In 2020 we expect to see a greater unification of the public and the private. The core affordance of these social technologies is an unprecedented level of access to each‐others’ private worlds, but it comes with an exaggeration of all of the risks spelled out above. As with any shift in the technology of socialization, a parallel shift must occur in how we negotiate and navigate the new social world. When humans first began living in cities, the social norms from an agrarian society were no longer sufficient to govern interpersonal behavior. In 2020, we anticipate a need for a new mechanism for negotiating our identities, our personal information, and our public and private spaces – spaces that will be closer than at any other point in our history.
Social norms and etiquette already govern how we interact with each‐other, although they do so mostly beneath the surface of our daily life. We do not expect this to change or to be replaced with some prescriptive digital system that tells us how to interact with each other. Instead, we envision SENSe as a natural evolution of our growing need for a set of social tools that are shared across the physical and digital landscape. In other words, our social needs will drive the development of technology like SENSe, which will support and simplify the otherwise too complex task of trying to micromanage all of the avenues of communication that are converging on our lives. At its most simple, the SENSe system is a wearable or desktop device that allows its user to switch seamlessly from public to private with a single interaction, by selecting from different modes of privacy and openness. SENSe helps people manage a number of different aspects of technology, including the setting of status messages in communication programs, ringers on mobile phones, the filtering of email and text messages, choosing when to automatically post location information, and so forth. Obviously a system like SENSe also requires some additional infrastructure and architecture, including the ability for a number of different programs and devices to communicate with each other, but this increased interoperability is another trend already observable in 2009.
Perhaps more importantly than controlling software and hardware, SENSe is a tool for navigating the murky waters of a world where anything is a potential point of data to be gathered: from a simple trip to a grocery store, to a business meeting, to a visit to the chiropractor. In a world where we leave glowing digital footprints wherever we go, SENSe allows us to choose when and where to leave that trail, and when to cover our tracks. If you are going out for a night on the town, for instance, it knows to not include your boss in the list of people with access rights to the photos taken in “social mode”. In this way, SENSe supports the process of negotiating different levels of privacy for different audiences. It tells you where your information is going, who is looking at it, and for how long: it asserts your rights over your digital identity, and gives you control over how you construct that identity for a given audience.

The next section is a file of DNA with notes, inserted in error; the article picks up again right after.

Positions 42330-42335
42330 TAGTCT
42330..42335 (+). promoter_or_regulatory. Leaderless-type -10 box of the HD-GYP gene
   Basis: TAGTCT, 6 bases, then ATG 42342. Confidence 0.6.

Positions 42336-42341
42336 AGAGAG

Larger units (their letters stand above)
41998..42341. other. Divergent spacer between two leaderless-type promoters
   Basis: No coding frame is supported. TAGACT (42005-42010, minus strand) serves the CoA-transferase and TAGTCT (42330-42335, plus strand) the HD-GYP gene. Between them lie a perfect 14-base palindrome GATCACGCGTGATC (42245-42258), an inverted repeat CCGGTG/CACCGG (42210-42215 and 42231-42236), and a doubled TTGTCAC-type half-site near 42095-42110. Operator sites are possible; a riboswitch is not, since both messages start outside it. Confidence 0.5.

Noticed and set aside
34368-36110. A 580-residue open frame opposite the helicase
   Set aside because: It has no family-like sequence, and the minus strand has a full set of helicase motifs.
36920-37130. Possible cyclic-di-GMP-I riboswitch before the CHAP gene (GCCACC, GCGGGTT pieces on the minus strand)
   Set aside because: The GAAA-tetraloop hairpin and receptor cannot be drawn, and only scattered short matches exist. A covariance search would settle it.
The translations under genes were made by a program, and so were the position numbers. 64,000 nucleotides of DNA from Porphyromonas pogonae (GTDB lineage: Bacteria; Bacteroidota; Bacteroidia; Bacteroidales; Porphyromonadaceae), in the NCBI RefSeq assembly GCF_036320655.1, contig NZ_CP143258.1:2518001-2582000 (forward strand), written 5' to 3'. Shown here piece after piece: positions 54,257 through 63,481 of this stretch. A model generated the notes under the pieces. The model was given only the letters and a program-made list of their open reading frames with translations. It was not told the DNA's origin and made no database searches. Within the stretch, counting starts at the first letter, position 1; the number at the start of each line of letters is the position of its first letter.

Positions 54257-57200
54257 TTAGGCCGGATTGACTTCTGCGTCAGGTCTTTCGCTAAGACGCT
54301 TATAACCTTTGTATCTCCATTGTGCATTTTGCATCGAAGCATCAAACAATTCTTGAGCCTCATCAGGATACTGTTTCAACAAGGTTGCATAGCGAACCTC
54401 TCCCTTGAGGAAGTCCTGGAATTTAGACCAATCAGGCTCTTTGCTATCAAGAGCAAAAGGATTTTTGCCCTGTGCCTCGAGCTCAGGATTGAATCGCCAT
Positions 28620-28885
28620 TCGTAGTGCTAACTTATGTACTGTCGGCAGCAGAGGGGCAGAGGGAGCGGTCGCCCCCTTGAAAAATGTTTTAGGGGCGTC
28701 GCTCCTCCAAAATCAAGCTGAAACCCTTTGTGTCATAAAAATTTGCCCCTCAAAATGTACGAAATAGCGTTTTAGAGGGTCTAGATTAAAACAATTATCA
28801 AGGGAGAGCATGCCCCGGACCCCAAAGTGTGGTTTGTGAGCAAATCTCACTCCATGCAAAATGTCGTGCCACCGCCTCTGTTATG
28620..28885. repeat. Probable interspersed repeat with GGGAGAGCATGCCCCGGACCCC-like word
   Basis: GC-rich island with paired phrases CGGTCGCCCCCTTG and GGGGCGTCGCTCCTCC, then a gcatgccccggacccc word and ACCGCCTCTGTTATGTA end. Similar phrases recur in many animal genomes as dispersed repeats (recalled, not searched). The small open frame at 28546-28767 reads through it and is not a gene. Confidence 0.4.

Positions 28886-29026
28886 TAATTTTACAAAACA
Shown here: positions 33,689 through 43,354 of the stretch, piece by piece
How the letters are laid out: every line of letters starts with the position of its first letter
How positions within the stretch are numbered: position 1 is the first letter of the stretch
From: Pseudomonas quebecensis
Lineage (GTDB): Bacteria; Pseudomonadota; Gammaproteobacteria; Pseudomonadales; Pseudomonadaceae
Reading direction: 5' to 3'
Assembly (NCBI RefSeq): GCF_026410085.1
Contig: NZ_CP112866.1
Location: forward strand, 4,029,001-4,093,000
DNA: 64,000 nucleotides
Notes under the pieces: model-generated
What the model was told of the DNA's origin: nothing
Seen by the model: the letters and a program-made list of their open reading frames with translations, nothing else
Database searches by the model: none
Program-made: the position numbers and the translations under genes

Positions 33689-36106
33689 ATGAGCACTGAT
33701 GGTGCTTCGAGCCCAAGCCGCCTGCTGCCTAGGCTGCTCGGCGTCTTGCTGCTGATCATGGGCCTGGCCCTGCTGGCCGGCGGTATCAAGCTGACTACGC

Finally, SENSe extends the discovery functions of social networks into the physical world. Putting SENSe into different “social discovery” modes invites connections between people who might otherwise never meet. A lonely office worker might meet a girl who shares his love of old horror movies on a train ride home, or a musician looking for an audience might find a group of teens browsing his songs while sitting in the food court of a mall. SENSe will tell you if any of your old college friends are sitting in the same movie theater with you (assuming they are signaling social openness, of course), and allow you to schedule and coordinate a meet‐up for drinks later. SENSor devices can come in all shapes and sizes, with aesthetics designed to appeal to a wide range of tastes. One thing they all share is the ability to visually signify social receptiveness to the casual observer. A glance at your SENSor device allows an observer to easily determine whether or not it is okay to strike up a conversation with you about the weather.
In 2020, people do not join social networks: they are social networks. It is a natural part of the ongoing movement from unmediated socialization through fully mediated socialization into an equilibrium that combines the advantages of both. The SENSe system or something similar will become another tool for navigating the digital and physical communities. Part D of this submission is a mockup of a brochure advertising the SENSe system and illustrating a couple usage scenarios.
Imaginative Realization, Embodiment, or Illustration of the Idea: